For me, I hate using modern technology. I want to get away from civilisation, not take it camping with me!

So, to go with the title, what is my ideal bag ?

For me, I want something light and manoeuvrable, allowing free movement yet retaining tight to the body to stop flapping about and leaning away from me, giving excess weight to areas I don’t want. I recommend the Osprey Kestrel 68 M/L Backpack. It provides support and comfort yet doesn’t get in the way, allowing flexible movement all around. Although, in the wild it isn’t a fashion show, Osprey’s sleek design does score it a point.

20140526-095853 pm-79133288.jpg

And, what do I put in it ?

For me, I hate using modern technology. I want to get away from civilisation, not take it camping with me! That’s why I only take perhaps a camera, and that’s it as far as tech goes. I like using the traditional methods. Compass, map and binoculars all have a place in my bag. Next to my notebook and eon for any doodlings or writing I might do whilst out. Many people prefer the modern route, and granted it has it’s advantages. It’s easier, faster and accessible, which is exactly why I don’t want to take it.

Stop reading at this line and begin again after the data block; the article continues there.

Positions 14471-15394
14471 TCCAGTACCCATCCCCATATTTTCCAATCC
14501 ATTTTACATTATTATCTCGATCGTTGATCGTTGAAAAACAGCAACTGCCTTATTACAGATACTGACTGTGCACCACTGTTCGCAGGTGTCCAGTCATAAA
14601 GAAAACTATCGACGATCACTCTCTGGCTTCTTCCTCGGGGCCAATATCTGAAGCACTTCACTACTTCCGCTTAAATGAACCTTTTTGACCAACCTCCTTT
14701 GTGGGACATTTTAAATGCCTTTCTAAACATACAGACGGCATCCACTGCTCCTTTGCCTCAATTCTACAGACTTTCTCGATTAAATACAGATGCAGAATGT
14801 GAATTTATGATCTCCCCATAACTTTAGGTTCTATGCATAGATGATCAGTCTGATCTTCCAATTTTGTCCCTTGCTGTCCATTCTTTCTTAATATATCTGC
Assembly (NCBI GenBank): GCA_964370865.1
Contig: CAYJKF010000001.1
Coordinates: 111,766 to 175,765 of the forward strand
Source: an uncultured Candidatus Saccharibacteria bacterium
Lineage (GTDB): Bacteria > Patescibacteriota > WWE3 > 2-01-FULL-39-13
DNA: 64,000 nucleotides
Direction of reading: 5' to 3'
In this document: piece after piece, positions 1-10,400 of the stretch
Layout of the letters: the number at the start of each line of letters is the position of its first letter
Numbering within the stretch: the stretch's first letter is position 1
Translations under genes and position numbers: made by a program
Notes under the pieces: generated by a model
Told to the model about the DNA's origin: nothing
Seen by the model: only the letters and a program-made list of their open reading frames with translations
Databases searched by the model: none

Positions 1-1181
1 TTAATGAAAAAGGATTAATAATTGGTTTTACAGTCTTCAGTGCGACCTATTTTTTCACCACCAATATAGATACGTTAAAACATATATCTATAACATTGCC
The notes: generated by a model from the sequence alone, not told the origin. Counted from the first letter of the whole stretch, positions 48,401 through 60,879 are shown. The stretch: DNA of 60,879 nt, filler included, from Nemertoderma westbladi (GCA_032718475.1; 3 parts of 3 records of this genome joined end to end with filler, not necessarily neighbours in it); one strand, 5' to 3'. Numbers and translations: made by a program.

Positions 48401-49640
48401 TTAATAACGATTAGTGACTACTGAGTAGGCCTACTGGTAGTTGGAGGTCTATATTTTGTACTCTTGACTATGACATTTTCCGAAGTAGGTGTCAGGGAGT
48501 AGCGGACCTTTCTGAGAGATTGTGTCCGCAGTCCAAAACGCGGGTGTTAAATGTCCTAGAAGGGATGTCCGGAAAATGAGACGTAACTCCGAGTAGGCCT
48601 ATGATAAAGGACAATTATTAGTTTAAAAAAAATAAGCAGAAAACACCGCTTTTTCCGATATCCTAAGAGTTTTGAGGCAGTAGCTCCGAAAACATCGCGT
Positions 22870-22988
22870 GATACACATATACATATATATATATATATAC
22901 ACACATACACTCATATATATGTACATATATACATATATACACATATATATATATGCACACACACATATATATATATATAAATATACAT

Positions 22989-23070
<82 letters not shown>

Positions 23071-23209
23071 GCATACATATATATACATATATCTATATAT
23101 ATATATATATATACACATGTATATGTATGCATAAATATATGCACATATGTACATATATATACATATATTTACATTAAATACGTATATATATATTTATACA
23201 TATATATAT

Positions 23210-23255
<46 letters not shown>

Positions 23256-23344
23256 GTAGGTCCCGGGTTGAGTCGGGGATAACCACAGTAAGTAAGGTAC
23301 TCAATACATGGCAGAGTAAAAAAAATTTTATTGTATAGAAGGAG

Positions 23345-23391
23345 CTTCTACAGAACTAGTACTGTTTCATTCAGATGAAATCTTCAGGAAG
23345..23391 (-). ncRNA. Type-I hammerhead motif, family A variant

I don’t really see the point in modern tech, I prefer the traditional methods because not only does it provide an escape from the use of everyday technology, but it slows everything down. And by slowing everything down you have more time to think and reflect. My bag checklist goes as:

– Map
-Compass
-Pen
-Notebook
-Camera (Panasonic T300)
-Lots of chocolate (they’re a great source of energy, that’s the general excuse)

So, there we are. That’s all I need. No fancy tablets or ultralight waterproof shoes. I hope that you follow the same creed, however not everyone will, and that’s perfectly fine. No adventure is the same for any two people and we all strive for our own reasons. But what’s in your bag?

-Elliot